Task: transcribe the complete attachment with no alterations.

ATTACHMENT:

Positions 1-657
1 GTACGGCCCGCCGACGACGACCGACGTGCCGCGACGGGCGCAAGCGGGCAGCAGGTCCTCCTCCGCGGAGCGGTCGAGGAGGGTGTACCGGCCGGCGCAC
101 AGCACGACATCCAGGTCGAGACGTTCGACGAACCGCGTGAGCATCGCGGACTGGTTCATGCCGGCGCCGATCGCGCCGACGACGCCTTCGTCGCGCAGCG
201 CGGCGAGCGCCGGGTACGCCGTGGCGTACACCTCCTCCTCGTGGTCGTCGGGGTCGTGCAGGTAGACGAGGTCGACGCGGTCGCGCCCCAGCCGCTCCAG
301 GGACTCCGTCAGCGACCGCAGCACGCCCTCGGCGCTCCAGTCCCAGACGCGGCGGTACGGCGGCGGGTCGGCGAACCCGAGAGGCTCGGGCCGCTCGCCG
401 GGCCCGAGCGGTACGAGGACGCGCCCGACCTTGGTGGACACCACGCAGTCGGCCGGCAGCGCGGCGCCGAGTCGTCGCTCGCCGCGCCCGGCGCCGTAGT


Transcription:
Positions 1-657
1 GTACGGCCCGCCGACGACGACCGACGTGCCGCGACGGGCGCAAGCGGGCAGCAGGTCCTCCTCCGCGGAGCGGTCGAGGAGGGTGTACCGGCCGGCGCAC
101 AGCACGACATCCAGGTCGAGACGTTCGACGAACCGCGTGAGCATCGCGGACTGGTTCATGCCGGCGCCGATCGCGCCGACGACGCCTTCGTCGCGCAGCG
201 CGGCGAGCGCCGGGTACGCCGTGGCGTACACCTCCTCCTCGTGGTCGTCGGGGTCGTGCAGGTAGACGAGGTCGACGCGGTCGCGCCCCAGCCGCTCCAG
301 GGACTCCGTCAGCGACCGCAGCACGCCCTCGGCGCTCCAGTCCCAGACGCGGCGGTACGGCGGCGGGTCGGCGAACCCGAGAGGCTCGGGCCGCTCGCCG
401 GGCCCGAGCGGTACGAGGACGCGCCCGACCTTGGTGGACACCACGCAGTCGGCCGGCAGCGCGGCGCCGAGTCGTCGCTCGCCGCGCCCGGCGCCGTAGT